It was a Friday afternoon, I was in Montefredane, and I was determined to be on time for my appointment with Villa Diamante without calling for help with directions. My tom tom had led me only so far so I was on my own. I was on my way to visit one of Irpinia's top Fiano producers on a road that was curvy, narrow, stretto. There were no arrows, no signs, no giant billboards And just when I was about to give up I looked to my right and saw a vineyard. Villa Diamante? I wondered. My phone rang. Karen, you've found us. I found them. Diamante and her husband, wine maker Antoine Gaita.
We settled down and got comfortable in their dining room next to the fireplace. Part one of the tasting would begin here, I was told. Begin with the four bottles of Fiano Vigna Della Congregrazione on the table....Fiano 2010, 2009, 2005 and 1998. I assumed that we'd begin with the youngest wine, the 2010. Gaita had something else in mind. I noticed that he reached for the older bottle containing the 1998 vintage. I noticed everything...the older label which said Vino da Tavola (Fiano di Avellino became a DOCG in 2003).
I noticed the cork. A cork that lead to a very interesting discussion on the winery's history.
A cork that bottled their 6th vintage from a vineyard planted back in 1986. Back then, no one knew or probably ever dreamed of the success and longevity of Fiano. We talked about the small winery's growing years...in search of an important fiano. Like in '93 when they decided to start harvesting in late October to collect grapes with a higher concentration of sugar. Back in '93 in southern Italy the idea of malolactic fermentation during the wine making process wasn't a popular one, either. It was a process usually used in cooler regions. In '97, Gaita chose to leave the wine on the lees, a technique used by the French as in Champagne region. But back to the cork. Gaita shared that they used to cork the bottles by hand. And this particular cork, he continued, over time made a seal over the top of the bottle. And though in the early years a little air may hav gotten in, and a little wine may have evaporated, this little cap was able to conserve the wine that I was about to taste.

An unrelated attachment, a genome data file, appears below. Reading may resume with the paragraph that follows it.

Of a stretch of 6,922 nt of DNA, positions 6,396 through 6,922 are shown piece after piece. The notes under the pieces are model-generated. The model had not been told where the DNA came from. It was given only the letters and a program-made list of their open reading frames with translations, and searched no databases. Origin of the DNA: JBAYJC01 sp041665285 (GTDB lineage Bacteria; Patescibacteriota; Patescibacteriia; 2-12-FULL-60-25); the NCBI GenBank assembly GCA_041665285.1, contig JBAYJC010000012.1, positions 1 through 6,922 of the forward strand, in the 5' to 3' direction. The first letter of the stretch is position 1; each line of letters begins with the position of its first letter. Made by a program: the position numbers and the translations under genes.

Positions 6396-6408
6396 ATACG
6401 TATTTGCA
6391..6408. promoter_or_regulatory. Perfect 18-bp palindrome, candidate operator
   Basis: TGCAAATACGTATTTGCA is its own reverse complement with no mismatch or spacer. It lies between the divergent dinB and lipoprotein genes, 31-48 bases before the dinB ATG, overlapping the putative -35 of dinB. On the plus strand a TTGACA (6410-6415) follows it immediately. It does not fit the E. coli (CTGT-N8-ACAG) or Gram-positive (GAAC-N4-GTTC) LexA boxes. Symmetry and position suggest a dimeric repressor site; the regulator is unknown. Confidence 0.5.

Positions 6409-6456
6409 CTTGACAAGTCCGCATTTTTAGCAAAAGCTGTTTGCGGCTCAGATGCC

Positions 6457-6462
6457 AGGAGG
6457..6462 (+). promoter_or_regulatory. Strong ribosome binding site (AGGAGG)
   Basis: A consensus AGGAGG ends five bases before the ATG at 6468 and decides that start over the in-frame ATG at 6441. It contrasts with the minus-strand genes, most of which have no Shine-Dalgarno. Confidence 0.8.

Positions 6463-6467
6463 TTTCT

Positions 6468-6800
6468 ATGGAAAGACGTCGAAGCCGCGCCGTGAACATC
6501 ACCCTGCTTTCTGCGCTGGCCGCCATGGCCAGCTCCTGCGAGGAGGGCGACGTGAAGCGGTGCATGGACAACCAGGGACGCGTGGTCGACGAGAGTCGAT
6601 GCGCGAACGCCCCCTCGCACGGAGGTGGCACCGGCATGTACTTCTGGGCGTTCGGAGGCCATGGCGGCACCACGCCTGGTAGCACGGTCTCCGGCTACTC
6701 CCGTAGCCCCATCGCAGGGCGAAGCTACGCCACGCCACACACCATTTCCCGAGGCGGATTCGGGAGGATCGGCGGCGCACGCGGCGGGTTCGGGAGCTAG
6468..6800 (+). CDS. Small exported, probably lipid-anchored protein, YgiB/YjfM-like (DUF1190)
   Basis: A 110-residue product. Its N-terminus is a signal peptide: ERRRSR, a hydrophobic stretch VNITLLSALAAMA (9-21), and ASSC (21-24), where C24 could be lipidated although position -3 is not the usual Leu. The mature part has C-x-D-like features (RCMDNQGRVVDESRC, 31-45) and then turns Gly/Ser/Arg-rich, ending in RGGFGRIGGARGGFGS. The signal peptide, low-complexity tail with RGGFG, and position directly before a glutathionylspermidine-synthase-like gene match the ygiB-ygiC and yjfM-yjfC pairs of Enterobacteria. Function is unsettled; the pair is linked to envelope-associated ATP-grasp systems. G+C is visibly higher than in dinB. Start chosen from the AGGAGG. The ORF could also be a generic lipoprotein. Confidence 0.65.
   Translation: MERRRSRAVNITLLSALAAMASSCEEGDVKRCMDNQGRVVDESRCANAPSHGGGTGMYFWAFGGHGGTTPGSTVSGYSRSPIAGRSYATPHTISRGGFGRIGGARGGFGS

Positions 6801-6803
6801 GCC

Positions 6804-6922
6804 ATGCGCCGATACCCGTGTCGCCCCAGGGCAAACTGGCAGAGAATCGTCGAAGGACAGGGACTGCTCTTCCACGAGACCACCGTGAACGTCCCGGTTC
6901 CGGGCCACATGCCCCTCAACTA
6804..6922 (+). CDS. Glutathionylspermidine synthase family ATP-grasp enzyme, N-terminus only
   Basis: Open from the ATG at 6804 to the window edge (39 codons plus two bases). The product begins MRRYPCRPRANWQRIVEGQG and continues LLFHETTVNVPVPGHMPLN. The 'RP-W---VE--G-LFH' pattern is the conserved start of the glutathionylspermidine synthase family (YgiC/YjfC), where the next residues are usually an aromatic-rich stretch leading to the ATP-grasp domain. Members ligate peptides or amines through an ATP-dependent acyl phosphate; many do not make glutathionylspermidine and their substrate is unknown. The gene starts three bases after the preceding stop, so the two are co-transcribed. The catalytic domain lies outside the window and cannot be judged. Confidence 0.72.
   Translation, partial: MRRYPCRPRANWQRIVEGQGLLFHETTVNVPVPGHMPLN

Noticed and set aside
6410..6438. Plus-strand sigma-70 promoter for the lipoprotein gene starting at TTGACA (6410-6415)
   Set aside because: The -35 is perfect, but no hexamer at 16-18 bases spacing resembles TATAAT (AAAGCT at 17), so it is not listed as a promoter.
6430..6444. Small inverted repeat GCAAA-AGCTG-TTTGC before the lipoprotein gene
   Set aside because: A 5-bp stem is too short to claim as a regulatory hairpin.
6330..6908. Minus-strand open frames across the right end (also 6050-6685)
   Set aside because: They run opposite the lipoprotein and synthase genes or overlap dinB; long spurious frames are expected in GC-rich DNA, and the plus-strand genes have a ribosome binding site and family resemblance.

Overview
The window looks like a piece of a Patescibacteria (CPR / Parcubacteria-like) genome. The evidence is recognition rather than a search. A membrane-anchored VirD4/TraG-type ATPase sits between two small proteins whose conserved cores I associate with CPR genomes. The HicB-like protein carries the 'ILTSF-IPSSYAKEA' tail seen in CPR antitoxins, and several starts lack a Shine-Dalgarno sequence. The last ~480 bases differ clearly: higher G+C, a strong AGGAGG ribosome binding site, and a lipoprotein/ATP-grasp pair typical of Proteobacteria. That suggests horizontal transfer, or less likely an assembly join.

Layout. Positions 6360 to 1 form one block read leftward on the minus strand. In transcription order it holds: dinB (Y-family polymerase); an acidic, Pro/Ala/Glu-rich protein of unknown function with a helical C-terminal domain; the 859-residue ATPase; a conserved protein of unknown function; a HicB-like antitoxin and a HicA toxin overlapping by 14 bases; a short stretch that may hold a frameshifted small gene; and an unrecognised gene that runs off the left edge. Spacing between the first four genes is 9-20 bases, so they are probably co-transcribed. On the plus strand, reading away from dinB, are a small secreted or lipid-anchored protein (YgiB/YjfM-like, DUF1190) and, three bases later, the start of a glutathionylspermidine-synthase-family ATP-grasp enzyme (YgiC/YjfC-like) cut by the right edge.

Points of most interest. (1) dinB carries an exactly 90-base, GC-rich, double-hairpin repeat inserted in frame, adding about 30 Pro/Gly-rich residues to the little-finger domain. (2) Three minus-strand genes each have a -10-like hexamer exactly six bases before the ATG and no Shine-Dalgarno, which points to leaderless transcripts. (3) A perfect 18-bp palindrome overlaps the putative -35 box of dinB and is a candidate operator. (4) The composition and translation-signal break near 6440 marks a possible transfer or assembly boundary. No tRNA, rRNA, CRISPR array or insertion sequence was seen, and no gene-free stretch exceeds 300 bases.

The tasting continued, and so did our conversation...from English, to Italian, and even a little French. We talked about complexity in wine and Gaita compared it to that in music. Music for the nose. It can be simple and monotonous...or it can be full, layered...complex. Music to the nose as in the next wine we tried, the 2009 vintage. Pleasant and flavorful. (Chablis)
Then the 2010. Here was a full concert of aromas in the glass. I had tasted this back in November and it was exciting to see how this vintage has excitingly evolved in the bottle after a few short months. Fresh, floral, light fruit...a mouthful of flavors. Definitely a wine to watch.
And speaking of time, it was time for lunch, so we decided to continue our tasting of Villa Diamante's two red wines at a nearby restaurant and pair it with some local specialties.
Pater Nobilis Irpinia Aglianico 2006. A deep cherry nose. I couldn't help but notice the dark red ruby in the glass as Gaita talked about the 75 year old vines in Paternopoli. Twenty four months in new French oak barrels.
Then on to Pater Nobilis Taurasi 2007. Here the cherry nose was black...dark, profound, like the color in the glass. Twenty four months in tonneaux.
Then...then it was time to put my pen and notebook down. Time to pack my camera away.
And time to have a second piece of eggplant parmigiana along with my glass of Pater Nobilis.
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